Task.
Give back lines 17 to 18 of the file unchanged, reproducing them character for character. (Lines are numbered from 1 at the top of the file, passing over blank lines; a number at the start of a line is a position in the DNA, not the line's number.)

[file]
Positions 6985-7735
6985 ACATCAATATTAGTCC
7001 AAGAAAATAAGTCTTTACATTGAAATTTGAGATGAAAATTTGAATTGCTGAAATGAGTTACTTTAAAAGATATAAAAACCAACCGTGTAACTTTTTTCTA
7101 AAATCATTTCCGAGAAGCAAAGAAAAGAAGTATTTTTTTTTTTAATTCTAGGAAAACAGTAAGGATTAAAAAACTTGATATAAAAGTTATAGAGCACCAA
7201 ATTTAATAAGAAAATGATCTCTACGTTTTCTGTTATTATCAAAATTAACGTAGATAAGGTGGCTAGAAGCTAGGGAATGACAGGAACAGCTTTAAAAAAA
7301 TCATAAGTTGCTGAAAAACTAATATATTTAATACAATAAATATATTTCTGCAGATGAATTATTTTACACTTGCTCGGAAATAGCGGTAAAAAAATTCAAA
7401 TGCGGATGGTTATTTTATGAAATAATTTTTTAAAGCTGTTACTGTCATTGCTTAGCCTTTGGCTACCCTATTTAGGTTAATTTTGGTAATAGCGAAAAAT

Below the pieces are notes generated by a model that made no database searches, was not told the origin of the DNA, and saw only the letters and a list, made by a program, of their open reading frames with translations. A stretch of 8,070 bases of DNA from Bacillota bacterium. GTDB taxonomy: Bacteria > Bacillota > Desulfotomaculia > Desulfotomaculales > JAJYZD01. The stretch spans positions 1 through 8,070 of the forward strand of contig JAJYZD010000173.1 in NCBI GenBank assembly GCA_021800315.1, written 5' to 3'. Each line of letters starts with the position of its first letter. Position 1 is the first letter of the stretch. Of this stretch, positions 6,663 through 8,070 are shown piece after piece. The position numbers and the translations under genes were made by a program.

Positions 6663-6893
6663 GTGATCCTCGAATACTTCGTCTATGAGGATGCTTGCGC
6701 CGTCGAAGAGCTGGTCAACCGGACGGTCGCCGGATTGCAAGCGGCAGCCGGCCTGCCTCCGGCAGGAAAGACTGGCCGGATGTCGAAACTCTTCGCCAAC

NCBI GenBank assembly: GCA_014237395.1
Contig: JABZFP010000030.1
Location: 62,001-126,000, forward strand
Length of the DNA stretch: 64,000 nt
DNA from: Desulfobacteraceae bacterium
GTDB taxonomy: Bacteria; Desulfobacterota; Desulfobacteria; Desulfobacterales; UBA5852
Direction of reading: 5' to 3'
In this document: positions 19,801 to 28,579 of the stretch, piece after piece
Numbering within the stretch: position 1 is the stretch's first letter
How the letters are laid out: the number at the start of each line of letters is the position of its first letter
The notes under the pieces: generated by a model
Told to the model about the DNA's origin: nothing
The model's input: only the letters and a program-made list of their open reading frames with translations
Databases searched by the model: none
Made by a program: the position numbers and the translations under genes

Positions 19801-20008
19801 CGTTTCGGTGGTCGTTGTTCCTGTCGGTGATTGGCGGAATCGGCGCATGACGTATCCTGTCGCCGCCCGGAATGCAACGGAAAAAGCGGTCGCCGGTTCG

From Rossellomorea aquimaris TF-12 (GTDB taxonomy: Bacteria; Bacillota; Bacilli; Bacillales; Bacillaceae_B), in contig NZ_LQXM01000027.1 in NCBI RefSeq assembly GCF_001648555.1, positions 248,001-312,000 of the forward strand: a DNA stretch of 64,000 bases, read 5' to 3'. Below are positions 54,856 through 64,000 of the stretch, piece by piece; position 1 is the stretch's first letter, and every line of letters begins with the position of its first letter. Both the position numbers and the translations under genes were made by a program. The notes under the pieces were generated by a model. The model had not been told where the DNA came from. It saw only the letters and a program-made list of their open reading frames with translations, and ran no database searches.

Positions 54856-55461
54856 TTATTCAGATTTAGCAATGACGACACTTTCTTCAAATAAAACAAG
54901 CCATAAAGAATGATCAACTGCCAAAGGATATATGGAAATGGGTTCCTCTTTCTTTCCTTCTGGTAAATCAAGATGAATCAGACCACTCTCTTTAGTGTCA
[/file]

GTDB taxonomy: Bacteria; Desulfobacterota; Desulfobacteria; Desulfobacterales; UBA5852
Direction of reading: 5' to 3'